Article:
Poor old Sony Ericsson. Just cos it's not had the year Nokia or RIM have had, nobody's noticing that it's actually in a fair bit of trouble itself and could do with a bit of an arm around the shoulder.
That said, we're not sure how much good that sort of thing does when you've just lost €50 million odd in three months, even though you're insisting it actually wasn't your fault at all.
Sony Ericsson's quarterly results don't make for too good reading, despite the company generally coming across as doing okay since ditching Symbian and migrating over to Android. Its last two quarters have yielded profits of €12 million and €11 million respectively, after all.
Yesterday, however, Sony Ericsson reported a net loss of €50 million, despite having about 95 Xperia phones knocking about, including that PlayStation number and probably a few more we've never even heard of.
Altogether they combined to contribute 7.6 million units sold, down a whopping 31% from the same quarter last year, and down on expected shipments of between 8 and 11 million.
So why the sudden turnaround? Well, Sony Ericsson is pointing a finger at the old 'Hand of God' routine, with CEO Bert Norberg saying in a statement:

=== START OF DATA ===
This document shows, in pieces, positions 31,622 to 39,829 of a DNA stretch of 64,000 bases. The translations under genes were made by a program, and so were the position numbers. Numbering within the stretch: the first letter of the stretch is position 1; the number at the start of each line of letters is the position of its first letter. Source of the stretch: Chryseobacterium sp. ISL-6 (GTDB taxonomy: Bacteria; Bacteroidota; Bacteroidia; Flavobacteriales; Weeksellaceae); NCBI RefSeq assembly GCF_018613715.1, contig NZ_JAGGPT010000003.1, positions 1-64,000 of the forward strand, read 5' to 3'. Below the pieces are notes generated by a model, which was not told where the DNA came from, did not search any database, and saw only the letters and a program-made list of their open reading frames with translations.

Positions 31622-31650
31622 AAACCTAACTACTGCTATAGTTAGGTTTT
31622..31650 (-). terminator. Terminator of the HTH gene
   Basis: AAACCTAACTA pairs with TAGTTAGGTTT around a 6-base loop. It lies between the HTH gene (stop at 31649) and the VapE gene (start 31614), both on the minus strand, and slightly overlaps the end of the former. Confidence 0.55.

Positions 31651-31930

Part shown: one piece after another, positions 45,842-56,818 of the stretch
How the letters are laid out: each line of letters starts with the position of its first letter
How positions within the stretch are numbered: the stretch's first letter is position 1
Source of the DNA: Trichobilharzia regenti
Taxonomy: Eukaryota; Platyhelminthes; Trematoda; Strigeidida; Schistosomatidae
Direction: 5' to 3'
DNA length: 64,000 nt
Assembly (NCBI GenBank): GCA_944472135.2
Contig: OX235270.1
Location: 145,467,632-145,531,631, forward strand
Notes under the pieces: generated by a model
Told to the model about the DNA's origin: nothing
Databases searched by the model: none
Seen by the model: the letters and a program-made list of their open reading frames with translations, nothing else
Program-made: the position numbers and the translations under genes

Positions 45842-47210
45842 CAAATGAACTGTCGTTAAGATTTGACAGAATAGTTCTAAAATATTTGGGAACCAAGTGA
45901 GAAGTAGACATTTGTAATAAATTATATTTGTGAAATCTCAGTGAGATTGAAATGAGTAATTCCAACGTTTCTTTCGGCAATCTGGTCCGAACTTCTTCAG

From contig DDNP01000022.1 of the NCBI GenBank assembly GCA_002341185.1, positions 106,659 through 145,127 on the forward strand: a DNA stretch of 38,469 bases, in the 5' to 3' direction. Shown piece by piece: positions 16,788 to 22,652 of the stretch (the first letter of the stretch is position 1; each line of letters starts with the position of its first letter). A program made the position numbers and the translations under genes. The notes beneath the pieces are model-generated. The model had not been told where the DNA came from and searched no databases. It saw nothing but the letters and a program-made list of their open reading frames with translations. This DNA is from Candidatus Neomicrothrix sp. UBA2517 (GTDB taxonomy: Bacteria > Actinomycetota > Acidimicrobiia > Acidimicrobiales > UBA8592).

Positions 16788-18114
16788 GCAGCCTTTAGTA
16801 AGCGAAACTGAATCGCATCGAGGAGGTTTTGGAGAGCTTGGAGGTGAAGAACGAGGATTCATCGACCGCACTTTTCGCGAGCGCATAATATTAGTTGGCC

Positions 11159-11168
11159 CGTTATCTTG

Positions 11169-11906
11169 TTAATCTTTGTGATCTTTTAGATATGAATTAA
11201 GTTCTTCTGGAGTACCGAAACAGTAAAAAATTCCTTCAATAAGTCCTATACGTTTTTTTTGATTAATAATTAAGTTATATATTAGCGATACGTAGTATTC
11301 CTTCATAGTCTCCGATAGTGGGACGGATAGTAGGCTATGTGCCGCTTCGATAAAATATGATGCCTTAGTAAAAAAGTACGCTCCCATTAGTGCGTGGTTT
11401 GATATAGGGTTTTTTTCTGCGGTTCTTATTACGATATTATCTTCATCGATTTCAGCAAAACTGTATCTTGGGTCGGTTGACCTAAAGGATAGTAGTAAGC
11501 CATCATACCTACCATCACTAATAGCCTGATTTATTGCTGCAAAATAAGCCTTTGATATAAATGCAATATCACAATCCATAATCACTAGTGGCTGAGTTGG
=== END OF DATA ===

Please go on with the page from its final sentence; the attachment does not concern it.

“Sony Ericsson’s second quarter profitability was affected by the March 11 earthquake in Japan. We estimate that the impact of earthquake-related supply chain constraints on our portfolio was close to 1.5 million units, with most of the effect in the early part of the quarter.
“Our shift to Android-based smartphones continues with smartphone sales accounting for more than 70 percent of our total sales during the quarter,” Norberg added.
He went on to big up the Xperia clan, insist demand was strong and promise that things would return to growth over the rest of the year. Which is exactly what anyone would say in his position, of course. We'll just wait and see for ourselves, Bert.